How do you become an effective mentor to your team? This article discusses three actions you can take as a leader.
Meet Yahaira Rose. At 19, Yahaira moved from Puerto Rico to the USA to attend college. Despite knowing little English, she eventually obtained a master's degree. Since then, Yahaira has dedicated her life to mentoring immigrants on a similar path to her own. The women she mentors also become mentors themselves. The result is that thousands of Latinx women are provided with resources to help them succeed and continue to pay it forward.
Yahaira's story is a powerful illustration of how good leaders can use their experiences to activate certain behaviors in individuals. Mentorship is a great way to give back, and teaching others is the best way to learn yourself. The result of good mentorship is solid and resilient teams accepting change.
This article explores three actions leaders can take to become more effective mentors.
1. Ask Meaningful Questions
Good questions fuel discovery. A good question goes further than a simple request for information. As a leader, the right questions are essential tools for communicating with your team members.
Ask your team members thought-provoking questions. Don't ask questions to test them or catch them out. Instead, your questions should inspire them to apply critical, creative, and imaginative thinking to their work and challenges.
Barry Kayton, one of Cognican's founders, says "Questions are one of the most powerful tools to activate people. When asked some questions, our minds respond immediately with an answer in a way that seems involuntary."
Here are seven mentorship questions that you could ask individuals in your team:
- What are your long- and short-term goals?
- What can do I to help you achieve your goals?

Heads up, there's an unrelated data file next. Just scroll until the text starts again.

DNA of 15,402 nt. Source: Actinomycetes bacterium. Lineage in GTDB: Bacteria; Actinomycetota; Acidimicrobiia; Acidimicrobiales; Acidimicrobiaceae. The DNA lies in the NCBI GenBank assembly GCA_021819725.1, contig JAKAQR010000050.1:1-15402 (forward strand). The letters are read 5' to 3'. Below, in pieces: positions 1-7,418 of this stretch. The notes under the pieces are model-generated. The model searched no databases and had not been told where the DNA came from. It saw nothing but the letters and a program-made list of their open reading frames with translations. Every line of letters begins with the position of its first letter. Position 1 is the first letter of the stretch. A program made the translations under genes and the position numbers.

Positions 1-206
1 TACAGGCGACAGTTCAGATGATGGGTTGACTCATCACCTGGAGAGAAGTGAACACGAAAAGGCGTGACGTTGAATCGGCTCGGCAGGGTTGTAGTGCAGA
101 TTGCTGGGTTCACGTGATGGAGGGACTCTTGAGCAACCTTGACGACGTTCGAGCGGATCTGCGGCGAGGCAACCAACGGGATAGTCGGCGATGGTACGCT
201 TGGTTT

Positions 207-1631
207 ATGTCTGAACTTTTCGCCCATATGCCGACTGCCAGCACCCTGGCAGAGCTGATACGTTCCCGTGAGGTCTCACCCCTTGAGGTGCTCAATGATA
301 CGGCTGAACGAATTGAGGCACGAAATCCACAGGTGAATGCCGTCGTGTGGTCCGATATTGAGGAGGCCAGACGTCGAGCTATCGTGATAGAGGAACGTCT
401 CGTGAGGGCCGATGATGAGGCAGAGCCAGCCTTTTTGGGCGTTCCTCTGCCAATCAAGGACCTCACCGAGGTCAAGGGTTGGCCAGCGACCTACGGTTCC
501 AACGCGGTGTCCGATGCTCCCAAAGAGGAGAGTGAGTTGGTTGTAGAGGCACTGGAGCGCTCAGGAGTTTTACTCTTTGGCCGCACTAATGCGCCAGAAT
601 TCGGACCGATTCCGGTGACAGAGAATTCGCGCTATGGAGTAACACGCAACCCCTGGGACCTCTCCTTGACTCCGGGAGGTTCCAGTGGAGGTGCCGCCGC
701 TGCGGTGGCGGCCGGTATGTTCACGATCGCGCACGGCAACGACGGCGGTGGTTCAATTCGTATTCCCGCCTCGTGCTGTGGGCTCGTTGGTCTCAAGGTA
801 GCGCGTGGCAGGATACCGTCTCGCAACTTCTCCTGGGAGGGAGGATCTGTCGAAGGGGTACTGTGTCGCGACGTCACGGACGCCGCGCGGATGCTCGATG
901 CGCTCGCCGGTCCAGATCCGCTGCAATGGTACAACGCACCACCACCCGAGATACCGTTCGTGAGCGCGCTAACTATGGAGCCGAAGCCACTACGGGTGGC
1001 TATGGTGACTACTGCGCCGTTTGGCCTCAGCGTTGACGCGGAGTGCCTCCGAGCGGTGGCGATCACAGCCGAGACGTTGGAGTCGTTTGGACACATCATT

- What does success look like to you?
- Which areas do you feel you are good at and in which ones do you require more support?
- What are your obstacles to success?
- What have you done to try to move past the above-mentioned obstacles? What worked and what didn't?
- Mentorship is a two-way street; what are some things you could teach me?
Using these questions as a guide, set yourself a challenge to connect with your team members about their individual professional goals. Then, explore some of the ways to help get them there with adequate benchmarks, progress check-ins, and workplace training.
2. Share Stories and Reflections
An important aspect of team building is sharing our stories and reflections. We learn more from reflecting than we do from practicing, so sharing our experiences with others is crucial for team learning. It is well understood that human brains have evolved to pay attention to and remember stories. Thus, stories are an essential tool for learning and change – a concept that is woven throughout each of our behavior change programs.
If you have a team of people who are not activated in the way you need them to be, they're either hearing (or telling themselves) a story that keeps them from performing the required behavior.
As a leader, you have probably experienced tough times. Think about that first failure or first successful outcome. Use this story to show your team members that you understand what they're going through and to help them navigate a particular challenge.
3. Turn Conversations into Actions
Another part of our methodology at Cognician is getting people to take action right away on what they've learned. Once you have started the conversation, keep it going! Talking about issues and concerns with an individual is the foundation of your mentoring relationship. However, talking only takes you so far.
End every critical conversation with a commitment to take a specific action. Start small. By focusing on smaller, doable actions, your mentee will feel confident working toward larger goals.
Each time you meet with your mentees, create a set agenda for your meeting. Consider the following structure:
- What actions were taken since your last meeting?
- What worked and what didn’t work?
- Reflect on the “why” of your answers
- Collaborate on ideas of what you could try next
As Yahaira Rose strives to be the mentor she needed during her difficult transition as an immigrant, a good leader will develop their team by providing them with opportunities to learn and grow. Activate behavior change in your team by incorporating the three actions we discussed above.
If you are ready for more powerful actions you can take to become a better leader, sign up for a free trial of our Leadership Quest.